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U.S. EX REL. MIKES v. STRAUS

June 2, 2000

UNITED STATES EX REL. PATRICIA MIKES, PLAINTIFF,
V.
MARC J. STRAUS, JEFFREY M. AMBINDER AND ELIOT J. FRIEDMAN, DEFENDANTS.



The opinion of the court was delivered by: McMAHON, District Judge.

DECISION AND ORDER GRANTING IN PART AND DENYING IN PART DEFENDANTS' APPLICATION FOR AN AWARD OF ATTORNEYS' FEES AND EXPENSES

After reviewing the evidence adduced during a two-day bench trial on this subject, I conclude, in an exercise of my discretion, that the application should be granted in part and denied in part.

FINDINGS OF FACT

I will assume that the reader is familiar with the Court's opinion dismissing the underlying qui tam action. See United States ex rel. Mikes v. Straus, 84 F. Supp.2d 427 (1999). What follows is the story behind that story.

(1) Dr. Mikes's Employment at PCCA

In the spring of 1991, Patricia Mikes, a board certified pulmonologist whose background lay primarily in academic medicine, began negotiating with Marc. J. Straus, an oncologist who, with two other physicians, ran a thriving, multi-location practice in Westchester County. Dr. Mikes had previously set up a pulmonology clinic at St. Vincent's Hospital, and she was eager to do the same in the more lucrative setting of a private practice. Drs. Straus, Ambinder and Friedman, who treated numerous patients with lung diseases (including lung cancer), were equally eager to have a colleague on staff who specialized in lung diseases, as that would increase the attractiveness of their practice. Dr. Mikes signed an employment contract with the defendants, operating under the name Pulmonary and Critical Care Associates ("PCCA"), on or about May 21, 1991.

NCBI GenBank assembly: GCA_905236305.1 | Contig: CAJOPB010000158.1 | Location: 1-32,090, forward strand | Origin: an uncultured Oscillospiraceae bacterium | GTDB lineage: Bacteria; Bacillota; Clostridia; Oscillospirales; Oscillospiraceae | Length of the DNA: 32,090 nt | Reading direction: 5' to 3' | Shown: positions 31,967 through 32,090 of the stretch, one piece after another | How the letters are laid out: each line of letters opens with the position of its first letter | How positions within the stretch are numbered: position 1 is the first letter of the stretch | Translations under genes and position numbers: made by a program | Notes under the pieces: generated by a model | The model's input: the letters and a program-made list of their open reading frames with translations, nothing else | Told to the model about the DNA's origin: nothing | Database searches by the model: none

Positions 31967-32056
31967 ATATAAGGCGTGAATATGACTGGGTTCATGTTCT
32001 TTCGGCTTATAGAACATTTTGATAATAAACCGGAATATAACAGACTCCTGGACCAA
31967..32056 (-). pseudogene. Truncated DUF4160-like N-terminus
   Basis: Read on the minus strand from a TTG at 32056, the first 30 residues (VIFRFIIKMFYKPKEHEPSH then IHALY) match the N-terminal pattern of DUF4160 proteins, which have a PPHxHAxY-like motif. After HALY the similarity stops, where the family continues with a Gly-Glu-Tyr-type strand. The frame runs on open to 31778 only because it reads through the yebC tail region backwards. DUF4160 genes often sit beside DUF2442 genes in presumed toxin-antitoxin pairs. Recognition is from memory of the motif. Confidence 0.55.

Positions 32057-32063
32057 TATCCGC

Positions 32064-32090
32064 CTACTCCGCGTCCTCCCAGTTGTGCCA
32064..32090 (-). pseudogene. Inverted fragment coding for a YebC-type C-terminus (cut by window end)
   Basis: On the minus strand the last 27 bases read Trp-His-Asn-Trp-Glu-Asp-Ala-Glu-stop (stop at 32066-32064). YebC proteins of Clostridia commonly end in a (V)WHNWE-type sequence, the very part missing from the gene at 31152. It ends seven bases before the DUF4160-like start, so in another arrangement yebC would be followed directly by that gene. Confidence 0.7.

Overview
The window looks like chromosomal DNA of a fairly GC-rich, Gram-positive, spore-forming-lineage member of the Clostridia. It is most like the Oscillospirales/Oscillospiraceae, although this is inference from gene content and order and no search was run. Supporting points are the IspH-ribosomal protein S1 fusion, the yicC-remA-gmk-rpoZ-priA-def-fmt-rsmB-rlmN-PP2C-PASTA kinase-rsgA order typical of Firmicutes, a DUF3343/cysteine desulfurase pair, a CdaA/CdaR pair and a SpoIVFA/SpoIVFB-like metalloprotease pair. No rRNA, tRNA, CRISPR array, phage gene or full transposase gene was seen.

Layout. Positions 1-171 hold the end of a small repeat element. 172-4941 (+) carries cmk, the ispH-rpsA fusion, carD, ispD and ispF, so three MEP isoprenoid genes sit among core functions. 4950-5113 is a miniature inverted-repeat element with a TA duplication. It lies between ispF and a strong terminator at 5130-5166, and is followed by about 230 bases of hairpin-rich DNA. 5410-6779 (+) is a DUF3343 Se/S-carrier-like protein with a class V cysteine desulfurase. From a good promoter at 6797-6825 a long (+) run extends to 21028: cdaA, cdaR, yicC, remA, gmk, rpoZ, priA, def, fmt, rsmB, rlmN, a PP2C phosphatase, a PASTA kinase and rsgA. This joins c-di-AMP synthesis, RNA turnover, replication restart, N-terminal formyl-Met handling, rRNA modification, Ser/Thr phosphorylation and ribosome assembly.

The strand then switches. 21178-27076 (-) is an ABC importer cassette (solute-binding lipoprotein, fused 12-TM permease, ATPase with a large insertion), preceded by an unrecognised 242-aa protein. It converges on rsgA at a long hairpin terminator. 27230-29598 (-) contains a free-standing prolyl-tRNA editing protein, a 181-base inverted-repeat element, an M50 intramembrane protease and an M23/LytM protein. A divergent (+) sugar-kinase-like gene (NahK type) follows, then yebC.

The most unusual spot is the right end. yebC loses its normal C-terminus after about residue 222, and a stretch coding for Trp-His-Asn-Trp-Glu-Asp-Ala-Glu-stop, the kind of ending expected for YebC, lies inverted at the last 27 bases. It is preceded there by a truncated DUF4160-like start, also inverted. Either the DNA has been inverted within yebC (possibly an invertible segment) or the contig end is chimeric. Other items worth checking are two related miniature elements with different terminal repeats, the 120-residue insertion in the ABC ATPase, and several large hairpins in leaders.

During the negotiations over Dr. Mikes' employment contract, the parties had discussions about her desire to have the practice purchase about $40,000 of highly specialized pulmonary diagnostic and care equipment. I credit the testimony of Dr. Mikes that Plaintiff's Exhibit 44, a proposal for the development of a pulmonary clinic at Oxford Medical Group, P.C. (the name under which the defendants now practice), was prepared during the course of those negotiations. I also credit the testimony of Harold Burke, the lawyer who negotiated her employment contract, that Paragraph 10.F. of that contract, which provided for Dr. Mikes to pay liquidated damages to the partnership in the event she left her new job within three months, was included in the contract as a hedge against the possibility that Drs. Straus and his partners would expend substantial sums for equipment that they would be unable to use if Dr. Mikes left precipitously. I find Dr. Straus' testimony that the proposal was a recent fabrication, and that he never used the name Oxford Medical Group until a day or so before he incorporated his practice under that name, to be untrue.